After a year of work to settle controversial elements of the Hungarian Church Law, the Ministry of Justice has published its modifications.
The European Court of Human Rights stated in its judgment of last year that the Church Law was unlawful and the Hungarian state should pay billions of forints in compensation to the complainants.
Under the new modifications, the Church Law:
- Would continue in failing to ensure equal rights for everybody to the freedom of conscience and religion, the neutrality of the state and the separation of church and state. The modification would lead to the development of three kinds of statuses as a church, defined by different powers, while the question as to which churches the state would cooperate with in managing public service tasks – i.e., which churches would receive public support, and to what extent – would still depend on the political decision of the government.
- Would not remedy the injuries suffered by the churches deprived from their recognized legal status by the Hungarian state on account of the Church Law in force. While the currently recognized churches would be automatically categorized as highest in rank and having the most privileges, the churches deprived of their rights would only be able to obtain the status matching the degree of their acceptance and embedding.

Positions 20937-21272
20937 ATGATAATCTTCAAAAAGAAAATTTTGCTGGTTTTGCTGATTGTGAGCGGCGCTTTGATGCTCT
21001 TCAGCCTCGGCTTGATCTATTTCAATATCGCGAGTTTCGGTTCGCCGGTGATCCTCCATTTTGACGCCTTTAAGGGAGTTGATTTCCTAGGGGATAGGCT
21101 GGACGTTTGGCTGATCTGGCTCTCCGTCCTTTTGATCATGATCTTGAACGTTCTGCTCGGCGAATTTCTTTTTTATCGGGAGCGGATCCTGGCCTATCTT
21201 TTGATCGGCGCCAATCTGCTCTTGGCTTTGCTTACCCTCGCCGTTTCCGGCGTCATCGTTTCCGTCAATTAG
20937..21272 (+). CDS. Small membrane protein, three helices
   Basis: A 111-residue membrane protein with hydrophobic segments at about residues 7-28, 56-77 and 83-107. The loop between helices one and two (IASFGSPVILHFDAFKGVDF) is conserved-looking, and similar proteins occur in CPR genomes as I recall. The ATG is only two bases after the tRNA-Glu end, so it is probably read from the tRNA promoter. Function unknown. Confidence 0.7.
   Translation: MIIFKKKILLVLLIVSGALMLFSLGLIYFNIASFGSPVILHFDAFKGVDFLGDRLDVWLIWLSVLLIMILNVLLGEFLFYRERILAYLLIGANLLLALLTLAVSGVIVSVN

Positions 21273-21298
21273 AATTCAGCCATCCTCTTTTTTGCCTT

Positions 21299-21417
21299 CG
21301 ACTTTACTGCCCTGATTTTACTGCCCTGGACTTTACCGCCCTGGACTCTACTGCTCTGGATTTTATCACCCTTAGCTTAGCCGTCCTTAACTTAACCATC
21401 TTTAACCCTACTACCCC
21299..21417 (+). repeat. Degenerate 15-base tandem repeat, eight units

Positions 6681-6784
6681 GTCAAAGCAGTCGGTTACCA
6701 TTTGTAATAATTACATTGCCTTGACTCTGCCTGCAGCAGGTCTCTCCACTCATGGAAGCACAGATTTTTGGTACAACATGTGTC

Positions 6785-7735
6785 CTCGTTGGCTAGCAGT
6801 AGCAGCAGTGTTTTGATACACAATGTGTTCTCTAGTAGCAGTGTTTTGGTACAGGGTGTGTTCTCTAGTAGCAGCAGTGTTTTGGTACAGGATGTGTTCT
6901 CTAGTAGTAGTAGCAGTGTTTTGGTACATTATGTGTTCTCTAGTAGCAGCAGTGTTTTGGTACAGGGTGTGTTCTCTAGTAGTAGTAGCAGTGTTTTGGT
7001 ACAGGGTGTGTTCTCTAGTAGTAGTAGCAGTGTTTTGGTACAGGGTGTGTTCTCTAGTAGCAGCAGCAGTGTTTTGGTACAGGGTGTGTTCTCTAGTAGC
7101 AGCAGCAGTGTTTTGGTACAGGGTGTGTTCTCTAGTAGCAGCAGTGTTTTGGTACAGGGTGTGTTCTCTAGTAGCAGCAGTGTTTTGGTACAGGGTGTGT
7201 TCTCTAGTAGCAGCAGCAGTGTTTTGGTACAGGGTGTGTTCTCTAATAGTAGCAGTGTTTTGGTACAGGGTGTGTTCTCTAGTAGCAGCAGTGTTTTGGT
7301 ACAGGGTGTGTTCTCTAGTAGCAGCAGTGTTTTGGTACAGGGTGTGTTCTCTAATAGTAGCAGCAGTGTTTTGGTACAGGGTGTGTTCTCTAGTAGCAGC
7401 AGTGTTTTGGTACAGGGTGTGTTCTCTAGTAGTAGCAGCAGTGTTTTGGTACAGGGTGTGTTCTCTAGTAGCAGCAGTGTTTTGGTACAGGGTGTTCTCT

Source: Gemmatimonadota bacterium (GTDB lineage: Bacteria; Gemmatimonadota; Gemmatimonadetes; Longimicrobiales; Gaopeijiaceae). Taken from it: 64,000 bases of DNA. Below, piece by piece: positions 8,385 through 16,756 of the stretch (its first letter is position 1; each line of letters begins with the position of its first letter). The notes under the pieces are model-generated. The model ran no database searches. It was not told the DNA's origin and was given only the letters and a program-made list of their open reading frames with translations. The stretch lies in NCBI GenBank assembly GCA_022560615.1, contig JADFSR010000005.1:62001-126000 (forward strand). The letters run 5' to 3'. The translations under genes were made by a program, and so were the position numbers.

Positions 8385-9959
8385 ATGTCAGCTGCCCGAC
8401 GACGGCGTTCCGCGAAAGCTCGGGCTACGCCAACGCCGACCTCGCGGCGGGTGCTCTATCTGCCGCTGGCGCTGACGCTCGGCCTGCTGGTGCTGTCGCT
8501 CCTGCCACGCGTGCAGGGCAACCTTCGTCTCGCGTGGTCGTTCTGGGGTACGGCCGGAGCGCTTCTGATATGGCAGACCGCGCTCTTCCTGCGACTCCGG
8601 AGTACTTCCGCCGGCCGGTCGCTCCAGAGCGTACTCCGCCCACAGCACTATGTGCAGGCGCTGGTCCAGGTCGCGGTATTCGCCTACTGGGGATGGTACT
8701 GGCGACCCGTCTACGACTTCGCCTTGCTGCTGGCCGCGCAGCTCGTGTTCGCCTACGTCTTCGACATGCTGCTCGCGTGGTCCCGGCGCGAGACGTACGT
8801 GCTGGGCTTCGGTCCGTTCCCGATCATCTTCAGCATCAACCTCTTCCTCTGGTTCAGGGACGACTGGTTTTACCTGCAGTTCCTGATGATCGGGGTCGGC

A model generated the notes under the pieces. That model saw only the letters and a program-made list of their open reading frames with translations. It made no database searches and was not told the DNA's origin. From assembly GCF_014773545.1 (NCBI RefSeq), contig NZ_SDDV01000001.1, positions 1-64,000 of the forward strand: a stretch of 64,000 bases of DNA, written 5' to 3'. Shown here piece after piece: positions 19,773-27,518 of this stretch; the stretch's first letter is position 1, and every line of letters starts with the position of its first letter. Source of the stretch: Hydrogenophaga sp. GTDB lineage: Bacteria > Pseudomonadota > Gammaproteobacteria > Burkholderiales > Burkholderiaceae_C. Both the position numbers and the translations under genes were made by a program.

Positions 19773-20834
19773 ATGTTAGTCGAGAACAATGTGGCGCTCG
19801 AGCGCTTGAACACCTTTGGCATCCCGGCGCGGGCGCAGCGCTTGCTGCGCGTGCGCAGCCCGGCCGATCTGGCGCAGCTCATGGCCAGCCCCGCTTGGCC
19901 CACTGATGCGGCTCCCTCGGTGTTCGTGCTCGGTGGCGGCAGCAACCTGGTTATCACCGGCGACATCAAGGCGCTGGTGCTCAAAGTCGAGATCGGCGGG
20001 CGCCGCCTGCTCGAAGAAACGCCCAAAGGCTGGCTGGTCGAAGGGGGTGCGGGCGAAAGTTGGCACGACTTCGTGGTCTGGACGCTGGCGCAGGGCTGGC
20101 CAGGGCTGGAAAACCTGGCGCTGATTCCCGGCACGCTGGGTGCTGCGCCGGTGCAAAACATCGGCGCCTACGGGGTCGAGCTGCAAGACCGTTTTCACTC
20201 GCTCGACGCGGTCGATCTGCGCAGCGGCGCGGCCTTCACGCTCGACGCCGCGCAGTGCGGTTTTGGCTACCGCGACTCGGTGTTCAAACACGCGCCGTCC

- Would be even less compatible with Hungarian constitutional tradition. In disregarding the system established in 1990 that respects the equality of the freedom of conscience, the strict separation of church and state and the neutrality of the state, the new Church Law would restore the church regulation introduced in the 19th century and maintained all through the state socialist regime.
- Would still fail to satisfy Hungarian and European human rights requirements and would not exempt the Hungarian state from its responsibility. Although the Hungarian government had officially been compelled to amend the Church Law as a consequence of the judgment delivered last year by the European Court of Human Rights condemning the current Church Law, the present draft law will not help in avoiding any further legal proceedings and more reproaches to come.
Therefore, the Hungarian Civil Liberties Union calls on the government to not accept the present draft proposal and not submit it to the Parliament, but instead to respect freedom of conscience and religion, the equality of rights, the separation of state and church and the neutrality of the state.
The draft proposal it finally submits to the Parliament should unconditionally guarantee the fundamental rights defined in the decisions of the Constitutional Court and the European Court of Human Rights.
HCLU is not alone with these concerns, which is clearly shown by a very similar opinion formed by the Forum for Religious Freedom Europe (FOREF) on the matter.